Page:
Cause Verticillium dahliae, a fungus that survives in soil as microsclerotia. Another species V. isaacii has also been isolated from wilted sunflower plants in the Columbia Basin, Washington. Survival structures germinate and developed into mycelium on root hairs, elongation zones, and caps of lateral roots. Within a week, the mycelia colonize vascular bundles of lateral roots and taproots. Over the next several weeks the fungus can be found in epidermal cells, cortical tissues, and vascular elements of stem, petiole, and leaf veins. It spreads through and plugs the xylem. Toxins are also produced, which along with xylem occlusion results in wilt symptoms. After 3 months the fungus may be found in seeds and pollen. The fungus can be seedborne or in plant debris, contaminating seed lots.
Symptoms Generally, lower leaves wilt first, followed progressively by more leaves up the stem. Tissue between the leaf veins becomes chlorotic, then brown, leaving it mottled. A reddish-brown discoloration develops in the vascular tissue inside infected stems and later the soft pith tissue may shrink and turn black. Severely infected plants may be stunted and die before flowering. Black elongated patches may develop on the outside of the lower parts of stems late in the season.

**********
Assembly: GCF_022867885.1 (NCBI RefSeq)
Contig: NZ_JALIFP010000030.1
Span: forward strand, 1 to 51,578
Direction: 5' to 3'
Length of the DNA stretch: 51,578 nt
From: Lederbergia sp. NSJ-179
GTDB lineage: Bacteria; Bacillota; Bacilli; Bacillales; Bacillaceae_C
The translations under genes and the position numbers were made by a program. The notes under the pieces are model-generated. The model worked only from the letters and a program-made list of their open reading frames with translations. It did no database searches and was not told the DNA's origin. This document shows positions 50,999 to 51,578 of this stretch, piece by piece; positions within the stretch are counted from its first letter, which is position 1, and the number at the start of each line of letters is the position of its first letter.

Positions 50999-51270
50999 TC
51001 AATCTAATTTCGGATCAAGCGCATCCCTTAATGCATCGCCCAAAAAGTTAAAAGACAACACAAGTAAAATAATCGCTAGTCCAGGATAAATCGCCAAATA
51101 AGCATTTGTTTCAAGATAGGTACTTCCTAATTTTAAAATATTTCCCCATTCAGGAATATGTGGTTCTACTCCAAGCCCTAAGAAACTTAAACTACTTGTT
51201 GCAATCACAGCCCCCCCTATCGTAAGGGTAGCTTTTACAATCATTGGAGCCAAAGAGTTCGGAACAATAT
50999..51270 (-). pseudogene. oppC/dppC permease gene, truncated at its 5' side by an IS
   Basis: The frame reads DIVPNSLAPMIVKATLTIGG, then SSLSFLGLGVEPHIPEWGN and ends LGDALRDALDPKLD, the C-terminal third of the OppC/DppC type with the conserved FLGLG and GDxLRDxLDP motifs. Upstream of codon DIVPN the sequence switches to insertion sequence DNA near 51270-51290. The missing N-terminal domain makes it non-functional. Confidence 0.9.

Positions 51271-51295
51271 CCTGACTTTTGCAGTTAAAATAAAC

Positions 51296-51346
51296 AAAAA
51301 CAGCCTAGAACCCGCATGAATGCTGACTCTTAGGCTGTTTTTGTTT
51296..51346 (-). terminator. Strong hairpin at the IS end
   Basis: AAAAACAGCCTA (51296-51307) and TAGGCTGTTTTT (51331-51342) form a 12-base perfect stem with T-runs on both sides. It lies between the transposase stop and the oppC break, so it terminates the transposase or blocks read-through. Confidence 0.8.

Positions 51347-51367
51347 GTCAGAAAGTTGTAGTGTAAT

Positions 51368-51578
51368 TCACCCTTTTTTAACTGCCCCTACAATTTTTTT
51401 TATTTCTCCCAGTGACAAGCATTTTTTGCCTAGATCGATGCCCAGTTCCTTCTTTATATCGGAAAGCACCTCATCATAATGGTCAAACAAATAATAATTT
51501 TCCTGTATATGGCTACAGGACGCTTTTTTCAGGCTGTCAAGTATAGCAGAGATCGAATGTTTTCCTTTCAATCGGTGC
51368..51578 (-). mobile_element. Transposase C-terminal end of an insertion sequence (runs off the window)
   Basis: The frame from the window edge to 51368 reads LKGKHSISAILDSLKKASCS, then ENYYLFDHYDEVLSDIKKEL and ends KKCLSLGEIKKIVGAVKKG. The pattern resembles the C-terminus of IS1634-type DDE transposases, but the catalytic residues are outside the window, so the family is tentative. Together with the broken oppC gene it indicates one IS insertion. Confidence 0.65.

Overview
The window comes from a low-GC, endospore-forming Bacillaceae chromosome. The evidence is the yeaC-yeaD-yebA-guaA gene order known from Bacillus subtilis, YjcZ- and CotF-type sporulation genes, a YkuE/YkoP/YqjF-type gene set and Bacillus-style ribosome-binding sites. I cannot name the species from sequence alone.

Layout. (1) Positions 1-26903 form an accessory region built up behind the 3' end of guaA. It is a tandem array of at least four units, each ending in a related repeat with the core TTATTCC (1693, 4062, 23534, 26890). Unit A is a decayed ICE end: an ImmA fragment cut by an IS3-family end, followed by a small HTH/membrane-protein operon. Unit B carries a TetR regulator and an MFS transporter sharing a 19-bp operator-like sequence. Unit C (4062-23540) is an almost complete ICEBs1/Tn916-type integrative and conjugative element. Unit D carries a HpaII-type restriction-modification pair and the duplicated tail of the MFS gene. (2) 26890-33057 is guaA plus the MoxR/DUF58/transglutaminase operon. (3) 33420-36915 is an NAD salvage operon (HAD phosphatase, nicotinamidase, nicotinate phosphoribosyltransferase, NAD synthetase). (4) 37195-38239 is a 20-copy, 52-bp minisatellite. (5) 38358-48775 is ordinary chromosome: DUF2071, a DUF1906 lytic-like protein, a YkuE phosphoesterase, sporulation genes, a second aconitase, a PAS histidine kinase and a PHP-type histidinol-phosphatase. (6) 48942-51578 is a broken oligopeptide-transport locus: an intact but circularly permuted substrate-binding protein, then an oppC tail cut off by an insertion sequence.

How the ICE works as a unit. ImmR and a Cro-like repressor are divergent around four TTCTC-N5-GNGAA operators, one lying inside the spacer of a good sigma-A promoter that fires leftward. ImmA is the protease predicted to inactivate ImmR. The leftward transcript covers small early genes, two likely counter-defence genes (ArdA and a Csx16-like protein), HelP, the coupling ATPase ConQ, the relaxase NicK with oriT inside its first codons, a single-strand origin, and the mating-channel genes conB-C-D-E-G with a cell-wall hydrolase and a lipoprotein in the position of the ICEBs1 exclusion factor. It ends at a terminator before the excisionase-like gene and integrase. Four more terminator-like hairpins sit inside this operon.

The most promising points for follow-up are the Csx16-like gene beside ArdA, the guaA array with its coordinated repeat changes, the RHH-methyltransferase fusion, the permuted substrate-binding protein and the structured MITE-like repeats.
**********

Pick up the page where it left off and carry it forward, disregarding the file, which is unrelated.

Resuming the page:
- Plant resistant cultivars.
- Rotate with nonhost plants.
- Plant pathogen-free seed.
Reference Ryley, M., Gulya, T., Mathew, F., Thompson, S., Block, C., Markell, S. and Harveson, R. 2021. Sunflower Wilt Diseases: Charcoal Rot, Phialophora Yellows, and Verticillium Wilt. Plant Health Progress, 22:75-85.
Zhang, Y.Y., Zhang, J., Gao, J., Zhang, G., Yu, Y., Zhou, H., Chen, W., and Zhao, J. 2018. The colonization process of sunflower by a green fluorescent protein-tagged isolate of Verticillium dahliae and its seed transmission. Plant Disease 102:1771-1778.